While Welles and Toland were very much in sync in their conception of the look and the storytelling approach to KANE , they realized how unorthodox that approach was by Hollywood’s standards. Thus, Welles decided to pass off the first days of shooting—which included the projection-room scene and a few other highly unconventional sequences—as photographic “tests.” “What was shot on these first few days departed radically from the conventions of Hollywood filmmaking at the time,” Carringer notes. “Much of it was openly, blatantly experimental.”

Equally unorthodox was the construction of Kane’s story, not only the flashback structure and aggressive use of montages and temporal ellipses but also the optical effects used to give the film its distinctive narrative and visual flow. These were achieved primarily in post-production, with Welles working closely with the effects specialist Vernon Walker and the editor Robert Wise. Welles also experimented during post-production with sound as a means of both advancing and condensing the narrative (through sound montages), and he encouraged Bernard Herrmann to compose a score which conveyed more than simply the usual emotional cues for the audience. Thus, K ANE’S dialogue and sound-effects tracks and its musical score were laden with abrupt changes in tonality and sound level and contained as many distinctive “touches” and innovations as the visuals.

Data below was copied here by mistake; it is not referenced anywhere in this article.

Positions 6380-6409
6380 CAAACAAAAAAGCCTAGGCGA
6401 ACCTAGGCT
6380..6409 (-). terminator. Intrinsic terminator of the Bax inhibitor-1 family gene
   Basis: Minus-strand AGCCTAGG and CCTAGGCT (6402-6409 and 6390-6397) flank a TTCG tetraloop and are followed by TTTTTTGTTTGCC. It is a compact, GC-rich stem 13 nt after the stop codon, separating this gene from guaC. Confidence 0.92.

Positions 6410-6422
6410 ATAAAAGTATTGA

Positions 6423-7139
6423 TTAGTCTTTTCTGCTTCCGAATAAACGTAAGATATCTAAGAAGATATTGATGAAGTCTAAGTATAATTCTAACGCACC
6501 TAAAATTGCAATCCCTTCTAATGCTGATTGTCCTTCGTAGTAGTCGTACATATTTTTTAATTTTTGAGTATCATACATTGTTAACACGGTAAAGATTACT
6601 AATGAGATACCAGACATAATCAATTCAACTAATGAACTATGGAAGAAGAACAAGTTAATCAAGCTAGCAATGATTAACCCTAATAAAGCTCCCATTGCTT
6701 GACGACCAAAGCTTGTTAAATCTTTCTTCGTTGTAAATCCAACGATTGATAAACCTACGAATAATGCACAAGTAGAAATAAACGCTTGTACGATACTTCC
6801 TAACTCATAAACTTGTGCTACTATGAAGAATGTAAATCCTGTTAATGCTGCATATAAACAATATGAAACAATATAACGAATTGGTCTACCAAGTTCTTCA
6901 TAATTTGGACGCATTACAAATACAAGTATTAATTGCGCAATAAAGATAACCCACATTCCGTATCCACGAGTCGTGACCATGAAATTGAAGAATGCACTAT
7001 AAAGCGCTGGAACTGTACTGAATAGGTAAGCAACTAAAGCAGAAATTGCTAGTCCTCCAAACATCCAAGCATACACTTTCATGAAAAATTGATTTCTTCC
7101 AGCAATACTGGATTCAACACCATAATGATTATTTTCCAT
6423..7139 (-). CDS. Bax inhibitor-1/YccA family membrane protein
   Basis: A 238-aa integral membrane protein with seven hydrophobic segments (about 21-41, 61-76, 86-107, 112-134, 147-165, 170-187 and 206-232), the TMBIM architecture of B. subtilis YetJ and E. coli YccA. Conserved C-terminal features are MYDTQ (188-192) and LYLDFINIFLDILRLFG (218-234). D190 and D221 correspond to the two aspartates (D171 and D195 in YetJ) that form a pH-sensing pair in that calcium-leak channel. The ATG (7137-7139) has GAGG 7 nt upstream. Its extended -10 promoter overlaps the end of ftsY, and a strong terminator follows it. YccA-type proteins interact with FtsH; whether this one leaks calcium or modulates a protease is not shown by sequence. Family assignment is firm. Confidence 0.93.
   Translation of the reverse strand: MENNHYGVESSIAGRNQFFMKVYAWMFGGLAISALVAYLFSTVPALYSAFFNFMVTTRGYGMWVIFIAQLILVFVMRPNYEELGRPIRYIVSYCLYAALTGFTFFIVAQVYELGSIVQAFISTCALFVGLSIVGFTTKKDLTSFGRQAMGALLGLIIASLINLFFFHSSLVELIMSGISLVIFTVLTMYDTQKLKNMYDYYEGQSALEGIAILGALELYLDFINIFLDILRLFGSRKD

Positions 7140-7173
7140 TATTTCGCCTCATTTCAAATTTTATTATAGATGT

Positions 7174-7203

When post-production on K ANE was completed in December 1940, the Hearst connection was still under wraps. A press screening in early January changed all that; the gossip columnist (and Hearst employee) Louella Parsons stalked out during the screening to inform Hearst that KANE was a thinly veiled biography and veritable character assassination. Hearst immediately began a personal campaign against both the picture and the studio, refusing to review or to promote any RKO picture in his newspaper chain—beginning with RKO’s KITTY FOYLE , then just going into release—until the studio agreed to withdraw KANE from release. 44 That set off a pitched battle over the picture, with top industry figures lining up both for and against KANE’S release.

RKO postponed KANE’S February release, choosing to build support for the film rather than openly defy Hearst. In a key strategic move, Schaefer held a special press screening of KANE in early March, with the magazine publisher Henry Luce (Time, Life, and Fortune) in conspicuous attendance. The screening was a success, owing mainly to the quality of the film itself. John O’Hara in Newsweek , for instance, called KANE “the best picture” he had ever seen. And the Hollywood Reporter , under the headline “Mr. Genius Comes Through; ‘Kane’ Astonishing Picture,” began its review with a simple declaration: “‘Citizen Kane’ is a great motion picture.” 45 The Motion Picture Herald ran a major story on the screening and related issues—Welles’s threat to sue RKO, for instance, and Luce’s offer to buy the film for a reported $1 million—and quoted Time magazine’s assessment: “The objection of Mr. Hearst, who founded a publishing empire on sensationalism, is ironic. For to most of the several hundred people who have seen the film at private screenings, ‘Citizen Kane’ is the most sensational product of the U.S. movie industry.” 46 Another successful press preview was held in early April, and by then the tide clearly was swinging to RKO.